All Saints, Crondall

All Saints outside ne 1All Saints’, the parish church of Crondall, is of Norman origin and Grade 1 listed. Over the centuries it has had many additions and modifications, the chief one being the prominent brick bell tower which was built in 1659 to replace the 12th century tower which had become unstable.  

In 2000 a major restoration programme was carried out with a new bell frame, refurbishment of the original 6 bells and the addition of 2 more to celebrate this momentous date.  The tower is attached to the main church by two wooden galleries.  Stairs lead up to the ringing chamber and then up to the bell and clock chamber, and to the Chancel loft and the external main church roof.  The entrance to the vestry is at the bottom of the tower, and from it a door enters the main church by the altar rail.

All Saints chancel looking east

The main church is entered through the porch at the North door, the door at the West end only normally being used for weddings and major events.  The East end of the church is truly beautiful and the chancel is well described in Simon Jenkins book ‘1000 Best Churches’.  The pews seat around 220 people and the church has standing room only at Christmas, Easter and on Remembrance Sunday.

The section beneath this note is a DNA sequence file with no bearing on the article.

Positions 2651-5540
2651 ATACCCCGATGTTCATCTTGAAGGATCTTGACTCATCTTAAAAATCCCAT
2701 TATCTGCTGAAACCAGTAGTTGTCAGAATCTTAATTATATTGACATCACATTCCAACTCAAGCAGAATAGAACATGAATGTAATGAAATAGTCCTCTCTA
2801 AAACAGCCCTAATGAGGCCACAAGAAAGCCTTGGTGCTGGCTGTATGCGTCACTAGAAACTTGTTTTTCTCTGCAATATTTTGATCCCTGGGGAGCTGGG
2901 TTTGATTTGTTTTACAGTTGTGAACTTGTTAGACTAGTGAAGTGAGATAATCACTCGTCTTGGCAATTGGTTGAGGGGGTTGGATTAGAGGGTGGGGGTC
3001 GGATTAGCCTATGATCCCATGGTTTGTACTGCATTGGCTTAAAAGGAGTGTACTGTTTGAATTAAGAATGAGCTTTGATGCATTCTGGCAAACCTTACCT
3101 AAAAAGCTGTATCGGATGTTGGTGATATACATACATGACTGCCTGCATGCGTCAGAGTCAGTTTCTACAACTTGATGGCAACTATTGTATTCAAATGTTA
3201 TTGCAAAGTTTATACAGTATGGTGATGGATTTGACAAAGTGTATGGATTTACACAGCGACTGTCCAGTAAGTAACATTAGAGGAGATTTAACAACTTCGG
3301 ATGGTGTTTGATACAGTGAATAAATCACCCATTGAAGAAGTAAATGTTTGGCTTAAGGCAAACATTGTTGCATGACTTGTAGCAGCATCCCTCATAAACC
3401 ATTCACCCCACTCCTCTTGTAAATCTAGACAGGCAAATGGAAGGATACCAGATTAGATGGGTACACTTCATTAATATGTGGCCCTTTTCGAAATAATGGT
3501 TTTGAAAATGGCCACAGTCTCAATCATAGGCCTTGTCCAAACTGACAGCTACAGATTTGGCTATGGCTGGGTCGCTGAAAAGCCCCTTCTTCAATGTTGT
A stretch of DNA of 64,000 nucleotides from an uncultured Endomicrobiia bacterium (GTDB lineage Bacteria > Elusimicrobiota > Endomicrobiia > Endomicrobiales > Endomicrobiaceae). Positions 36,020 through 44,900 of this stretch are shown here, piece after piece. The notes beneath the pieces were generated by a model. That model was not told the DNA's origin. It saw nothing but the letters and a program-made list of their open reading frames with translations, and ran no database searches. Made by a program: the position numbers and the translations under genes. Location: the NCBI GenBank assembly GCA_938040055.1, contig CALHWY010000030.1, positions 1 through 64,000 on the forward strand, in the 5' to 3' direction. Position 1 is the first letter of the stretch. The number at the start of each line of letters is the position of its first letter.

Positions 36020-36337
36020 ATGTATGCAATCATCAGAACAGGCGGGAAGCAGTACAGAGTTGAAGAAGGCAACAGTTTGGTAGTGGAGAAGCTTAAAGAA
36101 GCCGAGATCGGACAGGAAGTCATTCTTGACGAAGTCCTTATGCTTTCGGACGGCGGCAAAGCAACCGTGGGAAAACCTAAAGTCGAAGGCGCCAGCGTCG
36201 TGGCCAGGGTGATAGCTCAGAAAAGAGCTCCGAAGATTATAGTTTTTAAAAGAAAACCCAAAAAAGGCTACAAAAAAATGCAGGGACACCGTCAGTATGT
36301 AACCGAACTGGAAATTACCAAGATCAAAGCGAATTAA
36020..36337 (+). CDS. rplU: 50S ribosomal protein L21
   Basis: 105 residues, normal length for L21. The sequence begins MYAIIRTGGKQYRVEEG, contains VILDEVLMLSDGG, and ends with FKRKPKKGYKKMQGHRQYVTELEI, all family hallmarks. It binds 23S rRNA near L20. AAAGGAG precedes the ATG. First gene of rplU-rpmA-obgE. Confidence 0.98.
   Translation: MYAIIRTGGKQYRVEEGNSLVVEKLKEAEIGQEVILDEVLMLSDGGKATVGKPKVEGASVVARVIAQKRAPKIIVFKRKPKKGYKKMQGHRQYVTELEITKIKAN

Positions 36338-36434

All Saints chancel looking west

The pipe organ is based upon an 1871 Bevington & Sons Chancel Organ with a stop-key Maunder console.  Whilst the organ will continue to function for some years to come, its condition is deteriorating and it will require a major overhaul within five years.  Various options have been considered but the PCC has not yet decided which route to take.  There is a sound system with the facility to play music through an iPod if required.

The exterior has suffered from the weather over the centuries, and not all the repairs have been in keeping with the original building.  But recent programmes of repair have been carried out sympathetic to the structure and materials used in the building.

St Mary's, Ewshot

St Marys EwshotSt. Mary’s Church was one of the earlier important buildings to appear in Ewshot as the village took shape in the mid-nineteenth century.  Known as ‘the little church on the Common’ it was financed by local people, both rich and poor. It is built of stone and flint, in Early English style, to seat a congregation of around one hundred.  

The interior is plastered with a timber ceiling, and stained glass windows were installed in the late 19th and early 20th Century.   

In 2012 the church had an annexe added to provide kitchen facilities helping make the church of even greater use within the local community. 

Church Rooms, Crondall

All Saints church rooms

The church rooms are in Croft Lane just opposite the church and have recently been completely renovated. The facilities consist of a large room, a smaller room with kitchen, toilet, plus the parish office. Both rooms currently house our new CROFT CAFE, open every Friday 8.30am- 12pm, and every Saturday 9.30am-12m, serving freshly ground coffee and tea, with fresh home-made cakes. Cash or cards. Dogs welcome!